Successfully quitting any kind of bad habit involves battling, and overcoming, a mixture of physical and psychological responses. Attempting to just suddenly stop eating sugary things or quit drinking alcohol can be very tough indeed, while doing some decent preparation before the big day arrives can really boost your chance of success. Here are some tips to get you started.
Organise the support and space you feel you need
Some people find telling family and friends incredibly helpful, others prefer to avoid drawing attention to themselves, or may even need to keep things quiet because people in their close circle smoke and could be a real temptation. Heavy weed smokers may need to book some time off work, while those who smoke to lighten their mood may benefit from talking to a healthcare professional about useful medicines to have around if needed.
Throw away anything linked to weed
Once you are ready to go for it have a clear out. If you have any weed left flush it down the loo, and bin everything like ashtrays, and lighters that could suddenly trigger cravings. Don’t forget to delete the numbers of those you buy weed from, and disconnect from them on social media too. (You can always add them back later if you think having them around will work.)
Educate yourself about possible withdrawal symptoms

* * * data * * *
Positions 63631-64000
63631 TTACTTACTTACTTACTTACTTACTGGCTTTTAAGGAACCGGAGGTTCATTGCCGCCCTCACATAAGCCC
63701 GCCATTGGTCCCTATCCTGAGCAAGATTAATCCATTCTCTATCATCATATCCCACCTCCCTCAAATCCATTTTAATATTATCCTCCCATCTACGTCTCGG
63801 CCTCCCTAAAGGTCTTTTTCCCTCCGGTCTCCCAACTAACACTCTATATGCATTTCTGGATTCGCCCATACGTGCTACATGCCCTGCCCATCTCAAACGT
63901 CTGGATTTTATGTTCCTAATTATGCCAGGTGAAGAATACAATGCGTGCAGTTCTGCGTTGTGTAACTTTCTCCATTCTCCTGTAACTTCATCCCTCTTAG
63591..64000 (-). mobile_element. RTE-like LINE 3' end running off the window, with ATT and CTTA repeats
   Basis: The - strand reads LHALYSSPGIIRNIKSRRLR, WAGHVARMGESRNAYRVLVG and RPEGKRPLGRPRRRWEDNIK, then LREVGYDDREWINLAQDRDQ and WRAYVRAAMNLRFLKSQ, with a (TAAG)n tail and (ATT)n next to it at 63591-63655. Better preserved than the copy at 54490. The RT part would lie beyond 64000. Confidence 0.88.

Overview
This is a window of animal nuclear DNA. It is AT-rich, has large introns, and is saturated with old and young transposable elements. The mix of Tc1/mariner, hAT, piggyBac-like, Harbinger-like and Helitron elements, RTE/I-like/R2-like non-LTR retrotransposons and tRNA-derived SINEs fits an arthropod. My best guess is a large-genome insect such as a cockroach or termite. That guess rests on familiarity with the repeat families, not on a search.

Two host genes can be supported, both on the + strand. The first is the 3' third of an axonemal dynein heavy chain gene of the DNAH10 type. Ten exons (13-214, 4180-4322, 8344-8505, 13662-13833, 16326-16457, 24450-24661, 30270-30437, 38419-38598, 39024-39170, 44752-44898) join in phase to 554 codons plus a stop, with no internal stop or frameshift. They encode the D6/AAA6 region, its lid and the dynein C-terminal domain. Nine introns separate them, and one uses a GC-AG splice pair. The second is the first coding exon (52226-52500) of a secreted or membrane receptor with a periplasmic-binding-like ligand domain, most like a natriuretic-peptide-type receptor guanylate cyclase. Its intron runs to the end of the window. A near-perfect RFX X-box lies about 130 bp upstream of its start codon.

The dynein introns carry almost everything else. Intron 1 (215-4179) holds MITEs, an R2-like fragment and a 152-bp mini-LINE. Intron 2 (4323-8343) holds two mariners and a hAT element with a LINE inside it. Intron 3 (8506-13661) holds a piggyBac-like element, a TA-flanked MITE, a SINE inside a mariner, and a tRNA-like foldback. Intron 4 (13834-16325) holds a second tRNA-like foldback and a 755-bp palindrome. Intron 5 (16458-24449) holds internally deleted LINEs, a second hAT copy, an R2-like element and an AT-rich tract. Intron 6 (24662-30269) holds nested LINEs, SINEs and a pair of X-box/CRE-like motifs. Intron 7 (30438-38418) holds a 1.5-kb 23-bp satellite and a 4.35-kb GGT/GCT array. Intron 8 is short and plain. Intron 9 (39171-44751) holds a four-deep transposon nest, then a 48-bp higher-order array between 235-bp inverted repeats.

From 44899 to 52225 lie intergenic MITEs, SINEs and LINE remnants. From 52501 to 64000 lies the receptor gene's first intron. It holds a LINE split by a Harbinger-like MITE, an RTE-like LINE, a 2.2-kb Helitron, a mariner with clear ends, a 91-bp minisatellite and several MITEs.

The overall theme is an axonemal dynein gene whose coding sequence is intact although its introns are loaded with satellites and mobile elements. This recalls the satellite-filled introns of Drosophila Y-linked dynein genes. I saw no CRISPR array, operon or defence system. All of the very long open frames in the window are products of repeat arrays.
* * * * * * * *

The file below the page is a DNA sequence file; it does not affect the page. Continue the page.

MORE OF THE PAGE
It’s impossible to know how you will feel after quitting weed cold turkey, but common withdrawal symptoms include problems sleeping, loss of appetite, feeling anxious and easily irritated, as well as sudden mood swings and hot sweats. Knowledge is power, and it is definitely less distressing to know what is happening to your body – and to have a solid plan in place for how to best deal with them. Try to maintain good hygiene, and eat food you like with one eye on nutrition. Tasty treats are important, but overloading on sugar or fat won’t help establish a level mood.
Although you may not feel much like going out and doing anything in the middle of a bad withdrawal episode it is worth taking every opportunity you do have to get some exercise, mental stimulation, comfort and, if possible, fresh air. Getting the balance right will help make the process a little easier. Obviously you need to avoid likely triggers – both people and places – but taking a quick walk, or doing something like yoga indoors, working on a jigsaw, solving a Rubik’s Cube or meditating will help use energy, keep your brain occupied or help you relax.
Imagine your new life plan
In some cases it is impossible to pick up the friends and lifestyle you had when smoking weed, as the risk of relapse would be extremely high. If this applies to you it is worth thinking about ways you could meet new people, or decide on new interests, and different places to hang out, so you can step straight from quitting into a new, risk-free way of life.